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bridge in flames. Some of Jackson's officers had been obliged to abandon their horses in order to make good their escape. Gen. Jackson makes his total loss in these engagements, 133 killed, 929 wounded, and 34 missing—in all, 1,096; or, since he left Winchester, 1,167, with 1 gun; while he had captured, including wounded in hospital, 975 men and 7 guns. Considering the perils he braved, and the odds which ought to have been, but were not, brought to bear against him, his campaign was one of the most brilliant of the war, and stamps him a true military genius.” Both Fremont and Shields, being recalled by orders from Washington, here relinquished the pursuit and slowly retired; while Jackson, master of the situation, recrossed the South Fork on the 12th, and encamped at Weyer's Cave; whence he was sum

moned on the 17th, with the bulk of his army, to Richmond.

On the same day” with Jackson’s demolition of Kenly at Front Royal, Gen. Heth, with 3 regiments of Virginia Rebels, attacked at Lewisburg, in West Virginia, the 36th and 44th Ohio, Col. Geo. Crook, by whom he was quickly routed, though IIeth seems to have had decidedly the advantage in numbers. Before our artillery could be brought into position, the Rebels were broken and flying, with a loss of 4 guns, 300 muskets, and 100 prisoners. Our loss was 11 killed and 52 wounded, including Col. Crook in the foot. The Rebel loss is stated at 50 killed and 75 wounded, part of whom were doubtless included in the prisoners. Heth burnt the bridge over the Greenbrier, three miles distant, and thus arrested the pursuit.

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*Confidential letters, unpublished, from Lee and Jackson to Johnson and Ewell, show that the movement was suggested, and in fact directed, from Richmond: Jackson and Ewell being ordered to combine their forces and strike a blow at Banks or at McDowell, as circumstances should render advisable. The detachment of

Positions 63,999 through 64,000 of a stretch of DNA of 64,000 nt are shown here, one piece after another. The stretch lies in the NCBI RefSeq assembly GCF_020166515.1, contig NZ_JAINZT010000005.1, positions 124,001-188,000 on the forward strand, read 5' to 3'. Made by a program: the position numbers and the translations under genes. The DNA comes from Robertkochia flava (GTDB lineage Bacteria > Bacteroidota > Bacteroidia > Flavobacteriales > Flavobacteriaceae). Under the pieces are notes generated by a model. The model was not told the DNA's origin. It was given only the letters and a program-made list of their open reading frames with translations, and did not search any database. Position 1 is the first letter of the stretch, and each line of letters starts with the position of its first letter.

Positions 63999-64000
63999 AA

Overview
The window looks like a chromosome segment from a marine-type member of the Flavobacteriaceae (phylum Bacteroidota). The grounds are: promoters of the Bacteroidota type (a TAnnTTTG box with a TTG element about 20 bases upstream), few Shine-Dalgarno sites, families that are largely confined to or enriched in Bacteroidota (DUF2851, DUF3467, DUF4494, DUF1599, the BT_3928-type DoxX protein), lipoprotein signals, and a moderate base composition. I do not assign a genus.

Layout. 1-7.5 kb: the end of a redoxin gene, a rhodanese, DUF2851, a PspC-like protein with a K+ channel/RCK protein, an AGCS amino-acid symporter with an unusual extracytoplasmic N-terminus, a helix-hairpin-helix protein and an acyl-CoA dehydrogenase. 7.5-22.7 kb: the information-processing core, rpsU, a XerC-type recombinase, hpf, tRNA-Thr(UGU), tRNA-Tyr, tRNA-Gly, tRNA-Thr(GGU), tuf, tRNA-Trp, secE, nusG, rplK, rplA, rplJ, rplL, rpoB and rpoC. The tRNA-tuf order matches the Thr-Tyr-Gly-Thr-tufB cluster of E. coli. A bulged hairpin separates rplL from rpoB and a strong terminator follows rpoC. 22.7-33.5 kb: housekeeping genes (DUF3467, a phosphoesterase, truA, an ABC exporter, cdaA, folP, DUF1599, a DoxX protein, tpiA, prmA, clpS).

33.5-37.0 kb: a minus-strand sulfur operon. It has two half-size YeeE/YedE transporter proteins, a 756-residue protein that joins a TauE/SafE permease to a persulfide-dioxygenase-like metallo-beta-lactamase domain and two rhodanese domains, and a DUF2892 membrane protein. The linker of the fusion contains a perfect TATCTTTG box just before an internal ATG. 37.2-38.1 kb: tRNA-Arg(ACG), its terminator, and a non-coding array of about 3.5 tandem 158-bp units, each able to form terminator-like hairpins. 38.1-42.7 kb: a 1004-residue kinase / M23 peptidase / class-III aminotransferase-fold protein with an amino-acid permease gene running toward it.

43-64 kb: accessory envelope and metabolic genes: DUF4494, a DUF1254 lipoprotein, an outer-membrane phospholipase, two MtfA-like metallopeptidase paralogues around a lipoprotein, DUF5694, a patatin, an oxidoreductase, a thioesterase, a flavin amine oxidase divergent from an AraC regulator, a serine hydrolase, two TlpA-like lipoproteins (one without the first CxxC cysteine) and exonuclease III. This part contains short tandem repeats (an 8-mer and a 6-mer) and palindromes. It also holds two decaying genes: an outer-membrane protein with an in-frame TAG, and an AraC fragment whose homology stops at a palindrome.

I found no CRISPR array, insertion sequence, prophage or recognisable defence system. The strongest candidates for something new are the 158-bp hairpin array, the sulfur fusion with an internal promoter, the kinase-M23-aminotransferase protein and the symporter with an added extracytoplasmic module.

Shields from Banks, and sending the former to McDowell at Fredericksburg, in order to enable the latter to advance to the aid of McClellan before Richmond, determined the direction of the blow. * May 23. * May 15–7 A. M. * Called ‘Fort Darling' in some of our reports.

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• FIGHT A.T. H. A. NOW ER COURT HOUSE. - 141

... once opened fire on the battery, and ... maintained a most unequal contest - for 34 hours; when, having exhaust: ed his ammunition, he desisted and - fell down the river. The Galena had * 18 men killed and 11 wounded; the ; : Naugatuck 2, and the Port Royal 1 wounded. The bursting of a 100pound Parrott on the Naugatuck threatened a more serious disaster. Capt. Farrand, commanding the Rebel battery, reports his loss at 7 killed and 8 wounded. .

The first collision on the Chickahominy between the advance of Gen. McClellan's army and the Rebels ocCurred' near New Bridge; where the 4th Michigan, Col. Woodbury, waded the stream and assailed and drove of a superior Rebel force, losing but 8 men in all, and taking 37 prisoners, of whom 15 were wounded. Directly afterward, Gen. Fitz-John Porter, commanding the 5th corps, ".. our right, was ordered by Gen. McClellan to advance from New Bridge, via Mechanicsville, to Hano* Court House, in order to facili. o and render secure Gen. McDow* expected junction from Freder. icksburg. Starting at 3 A. M., in a Pouring rain, our cavalry advance, under Gen. W. H. Emory, had *hed at noon a point two miles outhward of the Court House, where o: *dforks to Ashland, and where **my were found in position to N or further progress. The 25th eW York and Berdan's sharp-shoot.. coming up, they were oed by Gen. Emory, with a . of Benson's battery, and thus *nced slowly toward the enemy